Religious Personal Laws in India: Feminist Jurisprudential Perspective

Religious Personal Laws in India: Feminist Jurisprudential Perspective

Sonia K. Das
DOI: 10.4018/978-1-7998-2819-8.ch023
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Contemporary India is a multicultural society that is pluralistic with regard to family laws. Different groups in India have separate religious personal laws that India's secular state is reluctant to reform. These laws deny even formal equality in personal relations. They have generated debate about the meaning of gender equality in India. Women occupy a less advantageous position in the arena of religious personal laws, which in fact goes against the Constitutional guarantees of equality and also cherished human rights. In India the constitutionally guaranteed gender equality is to be juxtaposed with the harsh societal realities. A uniform civil code (UCC) with all the existing discrepancies and inequalities is not the solution for the issue. The existing laws governing family relations should be critically analyzed and redefined from a feminist jurisprudential perspective, which of course should be the basis of UCC.
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Contemporary India is a multicultural society that is pluralistic with regard to family laws. Different religious groups in India have separate religious personal laws. The matters like marriage, divorce, maintenance, succession, adoption, guardianship etc. are regulated by the personal laws of various religious groups. A perusal of many of these laws reveals that women do not enjoy the same rights and privileges as men. These laws in certain instances deny even formal gender equality and hence often have generated debate about the meaning of gender-justice in India.

It is a matter of utter dismay that discrimination becomes legitimatized when it is enshrined in various laws. More serious astonishment is that sometimes even judiciary has accepted such provisions without much reluctance. The chapter analyses various provisions of family laws from a feminist jurisprudential perspective which are in fact against the cherished human rights and also fundamental rights guaranteed in the Constitution of India.

Significance of Family Law

Family law refers to rules governing the formation of marriage and its dissolution; the respective rights, obligations and capacities of spouses; the relationship between parents and children; marital property; child custody or guardianship; and inheritance. Legal constructions of the status of women in the family are symbolically important as it allocates rights, responsibilities, and privileges between men and women, parents and children, brothers and sisters, and so forth (Htun &Weldon, 2011). Historically family law has been non-state laws (Charrad, 2001). Personal law system is in fact a legal arrangement that has been truncated over a long time due to many influences (Galanter &Krishnan, 2001).British policy on family law rested on the principle of “noninterference” in the personal laws of the Hindu and Muslim religious communities, and this continued even after Independence (Williams, 2006). Under the British rule ,personal laws were not administered by members of the religious group themselves.It was administered by a secular judiciary (Parashar. 2013). Thus, the application of Hindu and Islamic laws were transformed through processes of translation, interpretation and adjudication by British judges and came to be described as Anglo-Hindu and Anglo Mohammadan laws. There are several customs and practices which have later become personal laws and are even now continuing but are not in consonance with cherished principles of feminist jurisprudence nor human rights as well as constitutional morality. The Constitutional mandate of the Uniform Civil Code still remains as a debatable topic.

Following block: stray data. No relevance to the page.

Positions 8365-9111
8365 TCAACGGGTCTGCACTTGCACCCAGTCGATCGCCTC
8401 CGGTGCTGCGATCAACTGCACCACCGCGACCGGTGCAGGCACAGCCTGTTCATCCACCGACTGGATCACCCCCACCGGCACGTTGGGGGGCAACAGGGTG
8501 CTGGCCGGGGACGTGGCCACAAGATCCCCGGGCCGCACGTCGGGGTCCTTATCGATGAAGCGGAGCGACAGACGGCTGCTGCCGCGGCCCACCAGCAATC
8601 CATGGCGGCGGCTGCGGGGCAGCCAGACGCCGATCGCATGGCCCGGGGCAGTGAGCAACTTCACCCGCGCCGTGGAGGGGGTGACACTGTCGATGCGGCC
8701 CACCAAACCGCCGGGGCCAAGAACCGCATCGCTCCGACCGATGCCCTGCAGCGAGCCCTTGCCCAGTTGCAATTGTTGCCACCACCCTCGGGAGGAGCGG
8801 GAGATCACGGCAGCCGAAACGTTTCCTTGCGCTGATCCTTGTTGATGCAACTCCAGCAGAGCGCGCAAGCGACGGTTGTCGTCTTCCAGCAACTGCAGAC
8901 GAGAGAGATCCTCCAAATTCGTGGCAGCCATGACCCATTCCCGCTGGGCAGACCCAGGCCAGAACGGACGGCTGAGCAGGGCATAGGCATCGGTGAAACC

Right To Inherent Dignity: Crux Of Human Rights, Fundamental Rights And Feminist Jurisprudence

The underlying principle of all human rights documents is the right to live with inherent human dignity. All other human rights converge at this focal point. According to Article 21 of the Constitution of India. “No person shall be deprived of his life or personal liberty except according to a procedure established by law.” Article 21has been interpreted by the Supreme Court in various cases including Maneka Gandhi v. Union of India(1978)making it crystal clear that the right to life does not mean an animal existence, but the right to deal with human dignity.

Human dignity is the foundational concept of the worldwide human rights system. The importance of human dignity is laid in The UN Charter, Universal Declaration of Human Rights and other several international covenants as also in the Constitution of India.

Law is an instrument of social change (Friedmann,1959). Women empowerment is a social change in which law has a very important role. It can alter the existing power equations in society and bring about an equilibrium.

Key Terms in this Chapter

Sodomy: Anal intercourse.

Zihar: A mode of divorce under Muslim law.

Mitakshra: A school of Hindu law.

Ila: A mode of divorce under Muslim law.

Nikah: Muslim marriage.

Instrument: A formally executed written document.

Khula: Procedure through which a woman can divorce her husband.

Irrevocable: Final.

Bestiality: Sex with animals.

Decree: An official order of the court.

Mubarat: Divorce by mutual consent.

Summumbonnum: The ultimate goal.

Coparcener: One assumes a legal right in his/her parental property by birth only.

Muta Marriage: Temporary marriage.

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